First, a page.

“I don’t think we have a problem, but we’re also getting comments that we’re not really going to enforce the policy publicly, and I have a problem with that, too,” he said.

“I tend to lean to agree with that,” board member Jean Pretto said. “Is there some reason we went down this path?”

One of the reasons the district pursued the change is because the board has added quarterly listening sessions that allow for back-and-forth conversations with the public, Stormer noted, adding that the board did not always have answers available to every question asked during public comments.

“I would argue that we had an opportunity to reply during board member comments, which has been removed from all of our agendas,” Murphy said.

“We did not address every speaker that ever came up, we did not address every concern that was ever done, it was on a whim if somebody wanted to respond to them,” Stormer said, adding that the board did not always have the answers available to every question asked during public comments.

“And you think at the (listening) meetings we’re going to have all the answers?” Murphy asked. “We’re not going to have the answers — we’re going to have the dialogue … A lot of times people brought up points, and it was like, ‘Good point, we’ll think about it’-type deal. And there wasn’t a response, but we’ve eliminated the ability to do that with the removal of board comments. And now we’re restricting who can come and talk to the board … Waiting two or three weeks to bring something to the board seems to be a better approach than saying you’ve got to wait and do this quarterly. So that’s my two cents.”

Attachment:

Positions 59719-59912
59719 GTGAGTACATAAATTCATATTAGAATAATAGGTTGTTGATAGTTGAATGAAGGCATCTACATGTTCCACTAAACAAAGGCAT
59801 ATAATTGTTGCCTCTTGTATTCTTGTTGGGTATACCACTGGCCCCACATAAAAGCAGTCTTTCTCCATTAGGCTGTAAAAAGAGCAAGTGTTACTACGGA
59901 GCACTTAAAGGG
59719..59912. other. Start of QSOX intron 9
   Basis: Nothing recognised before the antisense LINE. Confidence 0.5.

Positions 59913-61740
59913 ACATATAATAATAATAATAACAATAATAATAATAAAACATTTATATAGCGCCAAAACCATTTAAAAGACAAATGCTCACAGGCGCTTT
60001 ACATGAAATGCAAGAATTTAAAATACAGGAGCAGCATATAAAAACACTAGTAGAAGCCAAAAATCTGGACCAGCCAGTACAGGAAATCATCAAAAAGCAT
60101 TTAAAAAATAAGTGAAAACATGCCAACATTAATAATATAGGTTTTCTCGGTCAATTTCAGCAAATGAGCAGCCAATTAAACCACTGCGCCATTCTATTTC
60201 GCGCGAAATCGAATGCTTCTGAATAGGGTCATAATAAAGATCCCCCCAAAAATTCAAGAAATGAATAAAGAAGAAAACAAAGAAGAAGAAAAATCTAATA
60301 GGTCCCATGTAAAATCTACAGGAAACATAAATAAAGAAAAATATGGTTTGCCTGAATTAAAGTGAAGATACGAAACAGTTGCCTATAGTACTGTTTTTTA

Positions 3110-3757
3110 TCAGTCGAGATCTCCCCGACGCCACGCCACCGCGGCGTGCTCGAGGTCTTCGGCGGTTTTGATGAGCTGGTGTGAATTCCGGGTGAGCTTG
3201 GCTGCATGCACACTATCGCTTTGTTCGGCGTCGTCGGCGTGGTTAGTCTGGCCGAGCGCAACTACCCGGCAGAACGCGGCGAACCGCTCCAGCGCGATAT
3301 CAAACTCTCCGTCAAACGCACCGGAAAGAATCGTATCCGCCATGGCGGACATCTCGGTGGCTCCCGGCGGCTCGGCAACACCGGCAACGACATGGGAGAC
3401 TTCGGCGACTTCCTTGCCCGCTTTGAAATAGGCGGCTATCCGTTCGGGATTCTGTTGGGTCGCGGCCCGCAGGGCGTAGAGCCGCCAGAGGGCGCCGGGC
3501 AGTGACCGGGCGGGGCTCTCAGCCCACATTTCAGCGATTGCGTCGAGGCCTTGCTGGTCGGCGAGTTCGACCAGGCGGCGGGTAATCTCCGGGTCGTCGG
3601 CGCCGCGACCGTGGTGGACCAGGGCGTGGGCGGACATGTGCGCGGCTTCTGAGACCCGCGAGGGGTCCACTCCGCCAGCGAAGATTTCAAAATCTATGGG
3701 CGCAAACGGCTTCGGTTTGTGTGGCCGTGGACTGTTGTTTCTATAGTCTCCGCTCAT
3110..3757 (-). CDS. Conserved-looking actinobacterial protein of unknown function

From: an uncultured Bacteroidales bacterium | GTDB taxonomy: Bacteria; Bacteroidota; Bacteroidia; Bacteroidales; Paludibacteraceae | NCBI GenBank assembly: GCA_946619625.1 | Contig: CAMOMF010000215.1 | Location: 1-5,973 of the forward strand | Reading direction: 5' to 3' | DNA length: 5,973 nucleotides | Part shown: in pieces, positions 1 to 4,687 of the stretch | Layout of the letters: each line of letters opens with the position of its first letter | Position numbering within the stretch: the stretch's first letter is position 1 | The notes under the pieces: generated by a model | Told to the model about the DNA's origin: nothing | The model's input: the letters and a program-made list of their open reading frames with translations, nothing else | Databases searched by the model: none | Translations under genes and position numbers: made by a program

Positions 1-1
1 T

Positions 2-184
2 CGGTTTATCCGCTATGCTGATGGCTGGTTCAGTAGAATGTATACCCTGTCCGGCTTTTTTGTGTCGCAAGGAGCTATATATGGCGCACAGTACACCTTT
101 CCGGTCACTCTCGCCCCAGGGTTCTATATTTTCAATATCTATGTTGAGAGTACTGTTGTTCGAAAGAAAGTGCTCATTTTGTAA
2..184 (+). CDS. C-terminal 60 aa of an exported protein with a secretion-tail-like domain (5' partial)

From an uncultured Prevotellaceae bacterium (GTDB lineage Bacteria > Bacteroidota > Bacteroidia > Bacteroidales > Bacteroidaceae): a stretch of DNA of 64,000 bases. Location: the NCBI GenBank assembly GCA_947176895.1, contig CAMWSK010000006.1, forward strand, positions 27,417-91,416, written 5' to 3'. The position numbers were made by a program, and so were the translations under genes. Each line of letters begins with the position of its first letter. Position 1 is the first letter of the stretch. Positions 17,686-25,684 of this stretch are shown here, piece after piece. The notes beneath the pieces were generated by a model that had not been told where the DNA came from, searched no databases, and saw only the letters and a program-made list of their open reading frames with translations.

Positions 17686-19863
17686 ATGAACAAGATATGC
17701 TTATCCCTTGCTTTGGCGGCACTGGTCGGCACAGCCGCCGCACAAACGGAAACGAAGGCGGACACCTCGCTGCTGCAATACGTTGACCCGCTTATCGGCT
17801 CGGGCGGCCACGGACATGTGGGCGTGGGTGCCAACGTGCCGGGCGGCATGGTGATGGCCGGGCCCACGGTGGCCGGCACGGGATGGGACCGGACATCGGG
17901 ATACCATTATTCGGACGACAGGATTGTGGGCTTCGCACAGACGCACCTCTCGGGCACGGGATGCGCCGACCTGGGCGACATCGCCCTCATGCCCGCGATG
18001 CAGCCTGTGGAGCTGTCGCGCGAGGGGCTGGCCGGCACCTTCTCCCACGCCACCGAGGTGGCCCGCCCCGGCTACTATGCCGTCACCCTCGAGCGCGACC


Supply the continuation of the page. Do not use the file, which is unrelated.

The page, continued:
Dorsey noted that the district has recently installed an “Ask the District” button on its website, so anyone can ask any question at any time. That is, by far, the quickest way for residents to get questions answered, Stormer said.

“Not that I don’t want our community to come here and ask questions, but if you have a question that you need an answer and a response to, I think (Communications Director) John Wolff and his team are pretty good at getting back to people with that information,” Stormer said.

But the district has not brought any issues to the board from Ask the District, and most of the questions are not ones that people would ask at meetings, Murphy said.

“That really makes my point of, we should be more open instead of more restrictive,” Murphy said.

Board member Kevin Schartner said the policy change was spurred by two speakers, a non-resident who was “kind of a nuisance but was harmless,” and the Sierra Club’s request that the board pass a resolution against Ameren, Schartner’s employer, for operating the Meramec Energy Center near Rogers Elementary.

However, even if it kept special interests away from lobbying the school board, he said, he leaned against the policy change due to potential unintended consequences.

When Stormer asked Felton if he had any thoughts on the policy, he said, “No comments, I’m part of the committee,” and made the motion when Stormer asked for it.

During a long pause as no one seconded the motion, Pretto sighed, “Boy, I’m really fighting on this one.”

Stormer asked if the board wanted to return the policy to the committee again.

“I want to reject it. Completely,” Murphy said. “That’s my instincts.”

Finally, Gaines said, “Let’s call it dead from lack of a second, and we’ll move on.”